Now, if to affirm (positively or negatively) anything has neither more nor less meaning than to deny (positively whatever is nevertheless other than that of affirmation or negatively) anything, the meaning of an assertion to the contrary is its negation. We note it “immediately, that is, from the mere fact of having understood the meaning of an affirmation or any negation or, if you prefer, at the very moment we do it.

And looking more closely, we will see what Plato saw, namely that the difference in question is that the Positive is “simple” or one in itself, while the negation is “composite”, being in itself split or double. But if we look even closer, we will see that the discursive double in question is less simple than it seems at first sight. Be that as it may, this first Platonic view can be expressed discursively as follows. In the discursive relation of the positive affirmation (relation of inclusion in the Positive), namely S is P; S has simply or only the meaning P and it alone, this meaning not only being unique in its kind, but also one in itself. On the other hand, in the discursive relation by the negative affirmation (relation of inclusion in the Negative) S is not P, S has a double meaning or, if one prefers, a split meaning, which is also unique in its kind, but which is so by being not one in itself, but two.

Indeed, S has meaning in S is-not P (just as in S is P, for that matter) only insofar as P has one. For if P had no meaning, S is not P would not have any either (just as little, moreover, as S is P). There is therefore “on the one hand” of S is-not P, the meaning P. But, on the other hand, there must be yet another or a second meaning, so that S is-not P has a meaning of its own, which must be other than that of S is P for the two expressions to have any meaning. This other meaning of S is not P, this meaning other than P, is that of No or of Negation as such. Without the meaning P, S is-not P would have no meaning at all. But the meaning Not-s is-not P would have no meaning other than that of S is P. S is-not P therefore does not have a meaning of its own, which is its own meaning; and it has a meaning insofar as it has a double meaning, namely a “particular” meaning P (“positive”) whatever and the (“negative”) meaning of the No “in general” or of the Negative, even of the Negation as is. Now, if the meaning of S is P is finite in itself or defined by itself, that of S is-not P is in-definite (even “infinite”, if we admit wrongly, but with Heraclitus and Kant/ the infinity of the set of senses as such).

This character, one could argue, is unique to the (“negative”) meaning of the No (or of the not-is-not). We can therefore say that only a split discourse is not finite (or is in-finite), that the Discourse is in-definite only insofar as it is double or two. As source or origin (principle) of the discursive In-definite, the Two can thus effectively be called (“definite”), with Plato, in-definite Dyad (aoristos Dyas).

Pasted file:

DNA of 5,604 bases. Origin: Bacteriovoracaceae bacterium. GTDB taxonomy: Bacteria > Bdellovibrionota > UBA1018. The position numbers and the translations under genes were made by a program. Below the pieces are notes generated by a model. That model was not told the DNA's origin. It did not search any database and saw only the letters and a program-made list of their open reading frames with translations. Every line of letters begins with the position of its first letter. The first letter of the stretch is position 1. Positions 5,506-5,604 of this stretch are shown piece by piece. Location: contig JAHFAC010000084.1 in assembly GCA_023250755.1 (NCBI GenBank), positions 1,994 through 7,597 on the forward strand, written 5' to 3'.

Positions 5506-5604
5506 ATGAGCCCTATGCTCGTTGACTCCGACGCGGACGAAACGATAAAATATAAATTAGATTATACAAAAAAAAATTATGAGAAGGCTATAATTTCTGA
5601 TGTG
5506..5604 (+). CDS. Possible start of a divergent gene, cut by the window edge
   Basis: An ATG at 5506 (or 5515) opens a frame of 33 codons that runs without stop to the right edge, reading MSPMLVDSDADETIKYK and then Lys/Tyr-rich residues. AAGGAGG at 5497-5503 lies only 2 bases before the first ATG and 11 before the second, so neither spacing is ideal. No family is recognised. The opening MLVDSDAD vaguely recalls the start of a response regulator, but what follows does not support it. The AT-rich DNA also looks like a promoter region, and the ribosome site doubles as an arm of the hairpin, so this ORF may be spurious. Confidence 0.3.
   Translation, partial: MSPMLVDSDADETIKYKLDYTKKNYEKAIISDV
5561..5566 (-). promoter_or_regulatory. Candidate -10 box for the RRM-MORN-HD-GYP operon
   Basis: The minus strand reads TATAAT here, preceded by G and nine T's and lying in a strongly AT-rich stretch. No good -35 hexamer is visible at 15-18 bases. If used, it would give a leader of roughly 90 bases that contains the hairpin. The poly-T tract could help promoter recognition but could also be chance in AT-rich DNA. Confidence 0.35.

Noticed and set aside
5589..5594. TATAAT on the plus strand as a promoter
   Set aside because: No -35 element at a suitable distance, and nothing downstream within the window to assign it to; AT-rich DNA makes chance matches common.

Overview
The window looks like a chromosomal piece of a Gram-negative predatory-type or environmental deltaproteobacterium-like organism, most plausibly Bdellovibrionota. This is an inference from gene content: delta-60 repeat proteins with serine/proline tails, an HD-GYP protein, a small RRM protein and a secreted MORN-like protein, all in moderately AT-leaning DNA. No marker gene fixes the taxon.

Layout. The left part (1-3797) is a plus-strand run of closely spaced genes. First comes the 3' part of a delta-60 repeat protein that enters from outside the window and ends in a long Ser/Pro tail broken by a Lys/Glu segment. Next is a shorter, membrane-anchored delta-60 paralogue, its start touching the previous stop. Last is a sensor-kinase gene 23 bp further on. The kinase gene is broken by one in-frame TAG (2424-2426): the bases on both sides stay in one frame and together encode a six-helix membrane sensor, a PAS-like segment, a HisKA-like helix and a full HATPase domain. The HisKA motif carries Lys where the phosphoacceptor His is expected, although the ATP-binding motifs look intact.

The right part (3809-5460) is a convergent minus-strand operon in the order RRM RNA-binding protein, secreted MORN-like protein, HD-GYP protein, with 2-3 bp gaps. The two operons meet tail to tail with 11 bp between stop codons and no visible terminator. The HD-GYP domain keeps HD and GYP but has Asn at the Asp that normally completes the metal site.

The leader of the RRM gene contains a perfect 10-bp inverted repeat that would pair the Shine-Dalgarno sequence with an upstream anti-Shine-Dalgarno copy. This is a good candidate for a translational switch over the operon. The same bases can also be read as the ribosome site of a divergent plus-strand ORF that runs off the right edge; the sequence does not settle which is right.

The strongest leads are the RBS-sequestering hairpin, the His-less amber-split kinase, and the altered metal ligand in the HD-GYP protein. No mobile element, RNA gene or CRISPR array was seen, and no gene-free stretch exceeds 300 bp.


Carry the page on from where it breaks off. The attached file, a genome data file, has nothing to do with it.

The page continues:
However, if the discourse S is not P is in-definite, if it is in-finite in the sense of non-finite, it is not “infinite” in the proper sense [?] of the term, it is i.e. indefinable. Indeed, because of not being P, S is not just anything. On the contrary, the very fact of not being P renders it forever incapable of being anything of what is P. The relation of exclusion of S with P limits S just as much as its relation of inclusion with this same P. And the limit of S comes in both cases from one and the same P, even from the finite or de-finite character of the latter. Only, the (“positive”) relation of inclusion of the S in the P de-finishes the notion S itself, in and by its “definition” which is the discourse S is P, also de-fined by the de-finite P that it implies. On the other hand, the notion S is and remains in-definite in the discourse that is the (“negative”) relation of exclusion S is-not P, this discourse itself being in-definite because of the implication of the indefinite No. But the implication of the de-finite P limits this discourse and, suddenly, the S that it also implies. Without being de-finite (because of the inclusion of the No), this discourse is therefore de-finishable and it is so as limited (by the inclusion of the P from which S is excluded). And one can say, with Plato, that if S is defined by P (in the “definition” S is P) insofar as it “is” this P defined (being nothing else), it is only definable insofar as it only ‘participates in this P while being excluded or ‘separated’ from it (in indefinite but definable discourse S is not P). It is only if an S (“any”) did not “participate” at all in a definite P (whatever it is) that this S would be “infinite” in the sense of indefinable or not developable into a discourse, finished or defined. But the “participation” of an indefinite or “infinite” S in a P defined whatever it may be, limits this S by thus making it definable, or virtually defined, even if it does not actually de-finish it.